Days 7 - 9 Pelagics - Zino's Petrel evening excursion
The pattern for these next few days is based around the three pelagics that head out of Machico Harbour around 3pm every day and last for approximately 7 hours. These three long afternoons are a true pelagic adventure out in the western North Atlantic Ocean and can be classed as the ultimate birdwatching experience aiming to observe at a very close range the greatest number of tubenoses in the Western Palearctic and we'll also have some close encounters with cetaceans as well. Each afternoon we will visit different areas, with the first afternoon heading to a particularly reliable area for the first of our target Pterodroma's - Zino's Petrel. This species only breeds in the mountains of Madeira and BirdLife International currently place the population between 90-110 mature individuals, so it is an extraordinarily rare bird. But we have an outstanding chance of observing this mega at quite close range.
The second pelagic will focus on the other key Pterodroma found in these waters - Desertas Petrel. Formerly lumped with Zino's and Fea's Petrels under the umbrella of Soft-plumaged Petrel, this bird breeds in the Desertas Islands close to Madeira. We will head to an area of very deep water near Bugio Island and are expecting some crippling views of this species as we set out our chum.
The third afternoon is more flexible and depends on what we haven't seen yet and we can return to previously visited areas if we still need either of the major Pterodroma petrels or try somewhere new and maybe find a White-faced Storm-Petrel.
During these three pelagics we will come across a number of other mouth-watering ocean-going species and will have numerous sightings of Bulwer's Petrel, as well as flocks of Cory's Shearwaters and we can spend quite a bit of time studying both species. At this time of year there should be a few Great Shearwaters present, as well as hopefully a fine Long-tailed Skua can give us crippling views too! And we also have our final two target species of Wilson's and Madeiran (Band-rumped) Storm-Petrels to search for, the latter breeds on small islands around Madeira and we hope to get both species feeding over our chum slick! Anything else will be a bonus, but let's be optimistic and hope for a Barolo Shearwater, one of the Little Shearwater splits, and is restricted to the Northern Atlantic Ocean or maybe a rarity such as South Polar Skua or Swinhoe's Storm-Petrel.
We will also divert our course to observe any cetaceans and our last visit produced Atlantic Spotted Dolphin and a pod of Sperm Whales. Other species present in these waters include Common Bottle-nosed and Short-beaked Common Dolphins and Short-finned Pilot Whale.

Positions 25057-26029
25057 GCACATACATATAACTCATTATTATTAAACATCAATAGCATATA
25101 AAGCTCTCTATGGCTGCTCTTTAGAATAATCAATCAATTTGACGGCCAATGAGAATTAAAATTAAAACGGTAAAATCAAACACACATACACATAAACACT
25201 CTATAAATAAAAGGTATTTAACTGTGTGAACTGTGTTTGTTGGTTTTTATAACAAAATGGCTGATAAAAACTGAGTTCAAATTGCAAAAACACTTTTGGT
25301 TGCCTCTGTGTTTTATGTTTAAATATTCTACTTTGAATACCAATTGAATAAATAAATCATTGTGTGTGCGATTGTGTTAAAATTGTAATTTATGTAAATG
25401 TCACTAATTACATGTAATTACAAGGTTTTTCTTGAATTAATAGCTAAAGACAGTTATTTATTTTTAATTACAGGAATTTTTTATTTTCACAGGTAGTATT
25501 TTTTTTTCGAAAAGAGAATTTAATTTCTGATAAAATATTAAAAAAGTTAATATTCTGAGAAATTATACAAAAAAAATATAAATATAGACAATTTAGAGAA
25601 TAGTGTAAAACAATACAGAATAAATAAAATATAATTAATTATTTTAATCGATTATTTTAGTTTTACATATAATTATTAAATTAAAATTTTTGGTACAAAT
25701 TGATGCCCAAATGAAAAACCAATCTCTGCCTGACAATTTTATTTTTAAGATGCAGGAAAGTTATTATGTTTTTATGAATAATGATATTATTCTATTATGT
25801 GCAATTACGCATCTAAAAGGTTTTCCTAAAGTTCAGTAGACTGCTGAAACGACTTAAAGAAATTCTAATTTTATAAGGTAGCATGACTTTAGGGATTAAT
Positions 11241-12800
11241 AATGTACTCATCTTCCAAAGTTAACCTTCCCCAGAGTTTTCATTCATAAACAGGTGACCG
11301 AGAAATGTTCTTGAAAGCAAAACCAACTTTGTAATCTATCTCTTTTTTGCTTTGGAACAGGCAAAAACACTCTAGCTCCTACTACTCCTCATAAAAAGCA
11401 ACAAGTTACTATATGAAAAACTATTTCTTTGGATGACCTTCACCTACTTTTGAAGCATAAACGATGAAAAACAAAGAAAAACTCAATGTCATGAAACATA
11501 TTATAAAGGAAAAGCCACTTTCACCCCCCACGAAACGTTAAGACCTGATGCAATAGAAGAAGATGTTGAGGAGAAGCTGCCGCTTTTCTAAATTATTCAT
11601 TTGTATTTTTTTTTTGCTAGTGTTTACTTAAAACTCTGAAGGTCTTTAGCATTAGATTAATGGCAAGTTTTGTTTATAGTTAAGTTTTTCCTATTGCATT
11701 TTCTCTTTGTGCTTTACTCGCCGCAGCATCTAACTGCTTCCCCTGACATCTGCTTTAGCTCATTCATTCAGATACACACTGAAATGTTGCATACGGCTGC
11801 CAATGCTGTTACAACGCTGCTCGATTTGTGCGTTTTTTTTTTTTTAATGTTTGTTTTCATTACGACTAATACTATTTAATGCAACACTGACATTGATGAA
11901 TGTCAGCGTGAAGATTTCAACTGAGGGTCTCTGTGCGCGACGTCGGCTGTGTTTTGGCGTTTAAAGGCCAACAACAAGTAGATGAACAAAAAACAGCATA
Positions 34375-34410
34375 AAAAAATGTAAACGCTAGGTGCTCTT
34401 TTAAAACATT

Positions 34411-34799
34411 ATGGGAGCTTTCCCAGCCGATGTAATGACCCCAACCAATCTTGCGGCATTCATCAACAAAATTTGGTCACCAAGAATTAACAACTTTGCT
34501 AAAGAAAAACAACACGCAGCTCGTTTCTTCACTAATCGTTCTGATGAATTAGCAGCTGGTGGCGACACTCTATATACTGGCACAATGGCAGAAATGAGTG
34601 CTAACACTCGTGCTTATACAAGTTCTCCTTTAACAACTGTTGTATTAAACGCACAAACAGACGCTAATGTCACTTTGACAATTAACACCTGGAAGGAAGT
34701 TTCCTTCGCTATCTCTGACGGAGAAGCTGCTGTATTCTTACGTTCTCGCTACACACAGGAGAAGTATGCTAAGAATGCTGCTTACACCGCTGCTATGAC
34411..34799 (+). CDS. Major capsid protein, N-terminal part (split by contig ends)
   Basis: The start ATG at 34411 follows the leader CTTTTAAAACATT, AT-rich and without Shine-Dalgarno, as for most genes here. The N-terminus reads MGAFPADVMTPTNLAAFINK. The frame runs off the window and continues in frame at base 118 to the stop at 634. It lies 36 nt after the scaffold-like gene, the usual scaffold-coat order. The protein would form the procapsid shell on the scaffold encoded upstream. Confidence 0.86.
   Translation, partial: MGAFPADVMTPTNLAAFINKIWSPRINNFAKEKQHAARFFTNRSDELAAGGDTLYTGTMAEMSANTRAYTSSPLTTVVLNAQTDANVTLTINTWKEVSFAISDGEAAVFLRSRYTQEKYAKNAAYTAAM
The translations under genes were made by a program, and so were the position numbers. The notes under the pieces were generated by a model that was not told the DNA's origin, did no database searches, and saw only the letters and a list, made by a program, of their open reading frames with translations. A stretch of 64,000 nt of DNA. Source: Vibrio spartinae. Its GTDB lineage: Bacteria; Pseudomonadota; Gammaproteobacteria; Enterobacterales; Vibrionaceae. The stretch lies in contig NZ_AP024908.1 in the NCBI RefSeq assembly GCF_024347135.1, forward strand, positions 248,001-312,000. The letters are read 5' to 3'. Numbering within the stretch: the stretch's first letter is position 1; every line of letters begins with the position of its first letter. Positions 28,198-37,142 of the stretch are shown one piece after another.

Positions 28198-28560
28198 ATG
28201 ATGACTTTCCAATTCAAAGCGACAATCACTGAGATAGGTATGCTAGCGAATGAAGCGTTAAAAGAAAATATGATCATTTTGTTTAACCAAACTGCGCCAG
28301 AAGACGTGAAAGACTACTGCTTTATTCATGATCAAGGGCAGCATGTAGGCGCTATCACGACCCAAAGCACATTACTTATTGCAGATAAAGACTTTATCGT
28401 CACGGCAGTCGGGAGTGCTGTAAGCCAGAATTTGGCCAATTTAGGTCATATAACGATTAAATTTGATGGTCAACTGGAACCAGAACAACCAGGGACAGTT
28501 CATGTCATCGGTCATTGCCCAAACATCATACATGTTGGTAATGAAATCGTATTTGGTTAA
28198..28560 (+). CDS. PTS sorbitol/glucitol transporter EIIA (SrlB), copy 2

In between these pelagics we will have 3 leisurely mornings either to catch up on our sleep, and that's important when you are spending so much time out in the ocean, or making a few easy birding excursions to search for the 2 islands endemics Trocaz Pigeon and Madeiran Firecrest, as well as the other Macaronesian endemics.
And on one night we will make the pilgrimage to a breeding colony of Zino's Petrel up in the mountains (1800m) on the highest peaks of Madeira. We will be able to hear them calling and probably see the silhouettes of the adults flying to and from their nesting burrows where, at this time of year, they will be feeding young. It's going to be an amazing experience as the starry sky and atmospheric petrel calls are going to create a never-to-beforgotten experience.
Day 10 All day land birding
We will have a full day out visiting the best birding spots on the island searching for Trocaz Pigeon, Plain Swift, Berthelot's Pipit, Madeiran Firecrest and Spectacled Warbler. There are, of course, a number of subspecies endemic to Madeira and Macaronesia so we should make every effort to see these as everything is getting split these days! So we will look for Common Buzzard (harterti race), Eurasian Sparrowhawk (granti race endemic to Madeira and Canary Islands) , Common Kestrel (canariensis race confined to Madeira and Canary Islands), Eurasian Blackcap (heineken race), Common Blackbird (cabrerae race confined to Madeira and Canary Islands), Grey Wagtail (schmitzi race), and the most probable to be split first, Common Chaffinch (maderensis race).
Day 11 End of Tour - 8th August
The tour concludes after breakfast this morning but depending on flight departure times we could take one last look for any species we still need or want to photograph.